Officials are preparing to call more fouls to crack down on rules players often ignore or defy.
An NBA officiating crew huddled with Timberwolves players and staff last week in Toronto in an annual briefing about the upcoming season’s new rules and points of emphasis.
The list includes, of course, the eternal promise to buckle down on traveling as well as intentions to expose illegal screens, protect shooters and speed up the game, among many other issues.
Referees have been instructed this preseason to call delay-of-game penalties every time a scoring team touches the ball after it drops through the basket, which slows the opponent from quickly inbounding the ball and attacking at the other end. The emphasis already has produced a flurry of whistles around the league, even if the player from the scoring team simply hands the ball to an official or sets it down.
In the Wolves’ preseason loss to Toronto on Saturday at Target Center, referees called the transgression five times, four times against the Raptors that resulted in an initial warning and three subsequent technical fouls that sent the home team to the free-throw line and … and yes, further slowed a game in which 60 personal fouls also were called.
Wolves coach Rick Adelman, in his typically droll manner, thought this was a good thing, at least for one night after which he scolded his players for their lack of concentration and desire.
“The way we were playing, that’s the only way we could score,” he said. “So I enjoyed it.”
The NBA says players disrupted the flow of playoff games last spring 214 times by touching the ball after a made basket, and the league and its referees vow starting this preseason to tidy up that part of the game.
“It got out of hand,” Adelman said. “There were guys grabbing balls and throwing it to an official. It was pretty much 40 times a game the ball was given back to the official. I think [stricter enforcement] is a good thing. You touch the ball, they’re not letting the offensive team get the ball and a lot of things can be established if you do that: Teams get back easier on defense, a lot of things can happen.
“I think it’s just instinctive to grab it, but players are going to pick that up pretty quick. Once players figure that out — you touch it and it’s going to be a technical — they’ll stop doing it.”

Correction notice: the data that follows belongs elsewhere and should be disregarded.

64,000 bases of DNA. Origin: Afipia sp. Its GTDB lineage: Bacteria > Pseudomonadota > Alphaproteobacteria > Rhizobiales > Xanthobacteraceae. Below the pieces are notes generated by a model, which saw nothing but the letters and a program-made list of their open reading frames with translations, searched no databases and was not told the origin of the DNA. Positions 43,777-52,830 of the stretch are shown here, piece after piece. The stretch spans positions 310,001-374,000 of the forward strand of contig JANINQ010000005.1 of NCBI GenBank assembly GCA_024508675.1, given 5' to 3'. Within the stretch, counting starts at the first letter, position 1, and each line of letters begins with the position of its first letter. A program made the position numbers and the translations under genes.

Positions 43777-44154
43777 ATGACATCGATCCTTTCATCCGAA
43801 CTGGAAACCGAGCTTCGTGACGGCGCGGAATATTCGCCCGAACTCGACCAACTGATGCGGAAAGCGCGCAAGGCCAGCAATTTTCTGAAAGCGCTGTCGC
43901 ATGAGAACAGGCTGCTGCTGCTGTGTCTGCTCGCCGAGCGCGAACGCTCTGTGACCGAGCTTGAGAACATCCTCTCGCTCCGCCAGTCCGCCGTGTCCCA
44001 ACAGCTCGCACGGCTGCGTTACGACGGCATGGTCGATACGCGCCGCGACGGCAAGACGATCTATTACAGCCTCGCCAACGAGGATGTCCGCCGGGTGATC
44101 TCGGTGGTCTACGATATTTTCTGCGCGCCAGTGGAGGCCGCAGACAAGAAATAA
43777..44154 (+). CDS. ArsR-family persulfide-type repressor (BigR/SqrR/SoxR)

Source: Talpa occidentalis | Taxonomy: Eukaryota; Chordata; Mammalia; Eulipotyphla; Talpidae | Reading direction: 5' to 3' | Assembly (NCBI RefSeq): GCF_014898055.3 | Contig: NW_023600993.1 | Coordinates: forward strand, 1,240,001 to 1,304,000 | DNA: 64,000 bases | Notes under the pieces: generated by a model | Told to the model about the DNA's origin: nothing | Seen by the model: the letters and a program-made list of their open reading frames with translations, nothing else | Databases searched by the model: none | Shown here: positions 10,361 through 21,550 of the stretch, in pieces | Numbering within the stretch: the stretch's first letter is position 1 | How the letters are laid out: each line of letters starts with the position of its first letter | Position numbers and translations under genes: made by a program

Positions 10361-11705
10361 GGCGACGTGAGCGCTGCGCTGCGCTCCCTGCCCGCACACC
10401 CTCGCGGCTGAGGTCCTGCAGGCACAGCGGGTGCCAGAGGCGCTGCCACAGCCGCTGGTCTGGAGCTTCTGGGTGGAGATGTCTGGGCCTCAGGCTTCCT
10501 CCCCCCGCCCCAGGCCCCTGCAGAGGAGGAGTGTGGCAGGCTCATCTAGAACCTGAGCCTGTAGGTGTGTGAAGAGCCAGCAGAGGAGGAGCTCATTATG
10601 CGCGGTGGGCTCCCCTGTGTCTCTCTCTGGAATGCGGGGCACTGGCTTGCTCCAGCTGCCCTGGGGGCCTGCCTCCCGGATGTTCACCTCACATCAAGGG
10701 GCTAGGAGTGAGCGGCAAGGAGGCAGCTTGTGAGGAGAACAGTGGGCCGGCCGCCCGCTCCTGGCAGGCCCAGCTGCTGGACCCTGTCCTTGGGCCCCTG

Three years ago, NBA officials made their point during the preseason about a “respect for the game” rule intended to curb players’ whining about foul calls. Technical fouls flew furiously during the preseason and early during the 2010-11 season.
Now, even though it remains on the league’s list of emphasis, it’s barely an issue.
“There’s something every year,” Wolves guard A.J. Price said. “As the year goes on, guys adjust and it tends to calm down and sometimes I think the officials just get sick of calling it. Stopping games [for a technical-foul free throw] for a delay-of-game rule doesn’t seem to make much sense right now, but hopefully guys will catch on as the year goes on: Just leave the ball alone because a lot of times it does affect offensive teams that like to run, that like to get the ball out of the net quick.
“It is instinct just to grab it, but a lot of times guys do it purposely sometimes just to slow the game up, and then after a while it becomes habitual. But guys are smart: They hear enough whistles, they’ll figure it out.”
• Kevin Martin came through his second consecutive practice healthy and moving fine, Adelman said Wednesday. Martin missed essentially three preseason games last week because of an Achilles’ tendon that he said Tuesday remains sore. “I don’t see any problems,” Adelman said. “I think he knows what he can and he can’t do.”
• Adelman said the team won’t trim its 18-man camp roster until after Sunday’s game in Montreal. He made it clear Wednesday he and Flip Saunders are searching for another wing player. Free agents available include Rip Hamilton, Raja Bell, Leandro Barbosa, Marquis Daniels, Josh Howard, Stephen Jackson, Mickael Pietrus, DeShawn Stevenson and Daequan Cook, or they could pursue a trade.
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